Controls By changing the gain in the receiver circuits you can lower the noise floor and effectively improve the signal to noise ratio, thus improving your ability to hear weaker signals.
Controls When you adjust the RF GAIN it is normal to see the “S” METER rise.
Controls MIC GAIN- This controls the amplification of the microphone in voice modes. It is best to adjust this for a good “in range” reading on the ALC meter.
Controls MODE – This allows you to choose the mode of operation for your transceiver. CW – Continuous Wave (Morse code) USB – Upper Sideband LSB – Lower Sideband RTTY – Radio Teletype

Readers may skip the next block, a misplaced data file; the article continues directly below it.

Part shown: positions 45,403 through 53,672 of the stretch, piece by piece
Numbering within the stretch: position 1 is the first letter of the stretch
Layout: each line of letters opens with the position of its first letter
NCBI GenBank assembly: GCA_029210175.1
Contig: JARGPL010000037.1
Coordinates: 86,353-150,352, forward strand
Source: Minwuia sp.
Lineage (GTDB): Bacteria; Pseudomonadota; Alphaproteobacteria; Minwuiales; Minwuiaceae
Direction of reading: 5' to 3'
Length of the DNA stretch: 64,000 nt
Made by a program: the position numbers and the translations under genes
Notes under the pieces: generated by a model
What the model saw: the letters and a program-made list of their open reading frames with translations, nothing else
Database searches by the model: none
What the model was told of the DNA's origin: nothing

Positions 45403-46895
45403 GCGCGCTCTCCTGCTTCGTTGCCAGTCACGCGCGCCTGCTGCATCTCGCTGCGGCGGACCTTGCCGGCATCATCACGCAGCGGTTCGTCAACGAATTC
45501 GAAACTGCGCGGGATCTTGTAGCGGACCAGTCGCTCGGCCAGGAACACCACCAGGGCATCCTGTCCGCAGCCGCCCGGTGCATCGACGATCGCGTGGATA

Controls RIT – This stands for Receive Independent Tuning. It is used to fine tune a station you are listening to without changing your transmit frequency.
Controls XIT- Transmit Independent Tuning is similar to RIT but it only adjusts your transmit frequency.
Controls RF PWR – This adjusts the amount of transmitter output power.
Controls IF SHIFT - This shifts the center of the receiver’s pass band. Pronounced “eye eff”, it stands for Intermediate Frequency
Controls Shifting the IF allows you to avoid a signal that is close to yours by not letting it in the “window” of the receiver’s pass band.
Controls NOTCH – This is another good filter for reducing nearby interference. Unlike a window, it acts like a blind and blocks the signal that is in your window.
Now calm down. You don’t need an antenna farm like the one shown at N5AU to have fun on HF.
Antennas When we talk about our antennas we are actually talking about an antenna system.